The Nordic countries are home to some of the world’s most innovative companies, including Skype, Spotify, and Mojang. However, more skilled developers in these areas are needed for many regional companies.
Software developers are in high demand and short supply, especially in the Nordics. A report by Cedefop (European Centre for the Development of Vocational Training) found that Swedish IT & telecom industries have a combined shortage of 70,000 skilled workers.
Prospects in the region need help to find skilled talent through traditional hiring methods. According to a recent survey by Remote.com, Swedish companies need help finding tech professionals in their country.
The Nordics are in a unique position in hiring top talent because there aren’t enough developers in the region to meet demand. Companies are therefore forced to compete against each other for top web developers, and this competition can drive up costs.
In recent years, it has become clear that the number of software developers employed in Nordic countries needs to be increased to meet demand. The shortage is a severe problem because it undermines the ability of companies to compete globally and offer their employees stable employment in high-tech industries.
Tomas Qviberg, CEO of Konsultkompaniet, said the following in an op-ed published for ComputerSweden.
“When I applied for my first job as a programmer (in the mid-seventies), there were 80 applicants for each job. We don't want to end up in a situation where there are 80 jobs for every applicant. Therefore, it is urgent. In a shortage situation like today, otherwise, the prices of IT skills will increase sharply. Runaway costs could slow down this important digitization,”
While there are many challenges involved with hiring in the Nordics (including language barriers), there are plenty of solutions as well – including outsourcing your entire team or working remotely from another country which we will talk about later.
Software developer shortages in Nordic countries are forcing companies to look for options all over the world as there is a high demand for qualified developers all over the world. With the anticipated growth of the software industry and development, it is only natural that supply has not kept up with demand.
The Nordic countries
It might sound strange to say that there is a shortage of software developers in a region where more than 90 percent of the population uses the internet regularly. But even though these countries are home to some of the world's most advanced and innovative digital economies, they still lack enough qualified software engineers who can meet their own needs.
In the past ten years, the number of students that have chosen to study computer science has steadily declined, and as a consequence, there need to be more skilled software developers in the labor market.
When we look at developing countries like India, China, and others, we see that their education system focuses on teaching computer science to their students. Also, in the United States, it's prevalent to study computer science before entering a university or college.
As we move more into a world where everything is digitalized, it becomes increasingly important to understand how technology works and how it can be utilized in different areas of life.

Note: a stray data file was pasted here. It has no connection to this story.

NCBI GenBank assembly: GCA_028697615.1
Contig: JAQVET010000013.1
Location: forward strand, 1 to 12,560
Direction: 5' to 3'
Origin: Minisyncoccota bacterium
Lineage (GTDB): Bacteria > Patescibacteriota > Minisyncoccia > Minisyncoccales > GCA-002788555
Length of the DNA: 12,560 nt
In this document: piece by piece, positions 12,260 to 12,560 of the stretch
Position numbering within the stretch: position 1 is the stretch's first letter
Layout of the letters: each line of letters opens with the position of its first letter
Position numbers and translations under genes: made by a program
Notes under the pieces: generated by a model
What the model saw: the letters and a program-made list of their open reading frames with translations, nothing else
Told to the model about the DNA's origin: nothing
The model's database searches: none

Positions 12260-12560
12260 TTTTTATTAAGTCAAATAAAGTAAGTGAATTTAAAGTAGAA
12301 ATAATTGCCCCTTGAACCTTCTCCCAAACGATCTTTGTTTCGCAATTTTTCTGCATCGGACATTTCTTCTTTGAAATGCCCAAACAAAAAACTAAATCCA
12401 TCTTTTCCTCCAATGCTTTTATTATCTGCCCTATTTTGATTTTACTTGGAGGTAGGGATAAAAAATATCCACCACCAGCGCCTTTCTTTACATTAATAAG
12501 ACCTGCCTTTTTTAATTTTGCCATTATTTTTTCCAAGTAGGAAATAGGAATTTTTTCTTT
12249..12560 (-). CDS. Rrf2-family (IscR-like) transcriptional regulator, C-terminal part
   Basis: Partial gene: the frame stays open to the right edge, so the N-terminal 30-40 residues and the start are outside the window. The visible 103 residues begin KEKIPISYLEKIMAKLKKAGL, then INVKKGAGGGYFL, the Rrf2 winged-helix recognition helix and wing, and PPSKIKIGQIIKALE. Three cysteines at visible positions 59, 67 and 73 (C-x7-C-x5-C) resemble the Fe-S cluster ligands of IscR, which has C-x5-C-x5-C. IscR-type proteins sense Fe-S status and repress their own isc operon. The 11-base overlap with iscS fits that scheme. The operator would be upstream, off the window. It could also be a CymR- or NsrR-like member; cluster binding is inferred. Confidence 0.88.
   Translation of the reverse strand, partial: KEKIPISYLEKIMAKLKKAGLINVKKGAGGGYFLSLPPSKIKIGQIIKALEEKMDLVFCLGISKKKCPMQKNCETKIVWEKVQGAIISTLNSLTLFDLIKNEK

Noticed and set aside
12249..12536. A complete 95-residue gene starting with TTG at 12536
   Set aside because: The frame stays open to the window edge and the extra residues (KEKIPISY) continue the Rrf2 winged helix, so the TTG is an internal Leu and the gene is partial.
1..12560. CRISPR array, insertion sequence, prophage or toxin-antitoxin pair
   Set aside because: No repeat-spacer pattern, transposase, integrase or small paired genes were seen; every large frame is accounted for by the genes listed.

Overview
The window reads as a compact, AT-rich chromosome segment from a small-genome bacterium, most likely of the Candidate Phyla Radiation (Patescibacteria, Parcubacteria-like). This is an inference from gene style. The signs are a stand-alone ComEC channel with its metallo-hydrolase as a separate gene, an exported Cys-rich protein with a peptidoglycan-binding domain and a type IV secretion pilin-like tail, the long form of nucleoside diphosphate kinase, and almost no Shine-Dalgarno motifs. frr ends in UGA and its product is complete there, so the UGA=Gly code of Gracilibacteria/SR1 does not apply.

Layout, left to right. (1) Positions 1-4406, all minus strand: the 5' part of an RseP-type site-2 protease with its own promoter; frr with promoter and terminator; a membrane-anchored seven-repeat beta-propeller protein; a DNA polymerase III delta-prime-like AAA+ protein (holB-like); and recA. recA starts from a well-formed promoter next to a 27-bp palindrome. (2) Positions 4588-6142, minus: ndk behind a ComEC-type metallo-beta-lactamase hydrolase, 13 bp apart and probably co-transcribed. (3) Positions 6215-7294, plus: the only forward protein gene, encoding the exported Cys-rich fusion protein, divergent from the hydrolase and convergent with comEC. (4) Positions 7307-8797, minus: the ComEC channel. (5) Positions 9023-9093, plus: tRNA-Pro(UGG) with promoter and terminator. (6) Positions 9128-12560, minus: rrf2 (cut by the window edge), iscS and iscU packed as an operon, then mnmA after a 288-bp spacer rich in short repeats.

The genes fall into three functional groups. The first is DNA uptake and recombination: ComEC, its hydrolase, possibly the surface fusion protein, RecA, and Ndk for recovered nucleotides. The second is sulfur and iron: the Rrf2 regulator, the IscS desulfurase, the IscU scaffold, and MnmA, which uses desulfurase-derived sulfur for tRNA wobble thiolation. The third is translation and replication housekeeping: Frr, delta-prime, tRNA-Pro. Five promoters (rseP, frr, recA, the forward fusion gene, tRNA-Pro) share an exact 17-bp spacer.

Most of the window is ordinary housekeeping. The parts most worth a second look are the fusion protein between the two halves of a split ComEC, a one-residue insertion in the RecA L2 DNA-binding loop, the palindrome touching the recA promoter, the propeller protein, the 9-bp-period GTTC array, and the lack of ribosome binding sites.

Sweden is a country that values technology and innovation greatly. It's a wealthy, developed country officially ranked 7th on the Human Development Index, but it also has one of the fastest-growing economies in Europe and a high standard of living.
Here are a few software development statistics about Sweden from Ibis World that gives us deeper insight into their economy:
The market size is €16.7bn in 2023.
The market size has declined by 5.0% per year between 2018 and 2023.
39,922 people are employed in Software Development as of 2023.
The average business within the Software Development industry employs more workers than it did five years ago.
The Software Development industry has a low market share concentration, and there are currently no companies with more than a 5% market share.
Denmark is ranked 6th on the Human Development Index. There are plenty of IT companies in Denmark, but, similar to Sweden, there remains a great need to find programmers and engineers.
Ibis World reports the following statistics on the software development industry in Denmark:
The market size will be €3.2bn in 2023.
The market size has declined by 5.3% per year between 2018 and 2023.
11,718 people are employed in Software Development as of 2023.
The average business within the Software Development industry employs more workers now than it did five years ago.
The Software Development industry has a low market share concentration, and there are currently no companies with more than a 5% market share.
IDA predicts a shortage of 13,500 engineers in Denmark by 2025.
Software developers are a precious commodity in Nordic countries. In Finland, the demand for software developers is constantly growing, but the supply of new graduates coming out of universities doesn't match that demand.
The IT gap continues to grow in Finland as 66% of open positions remain unfulfilled.
Espeo Software reports that there are currently around 1100 students who graduate in the ICT field with degrees from Finnish universities each year. However, only 300 students out of this number specialize in software development.
The Union of Professional Engineers in Finland reports:
“People who graduated 15 years ago do not necessarily have skills that match the needs of today’s working environment."
Although there seems to be light at the end of the tunnel for the European market as Poland is making waves within the IT industry. Aki Inkeroinen, Managing Director of Espeo Software Finland said this in a report.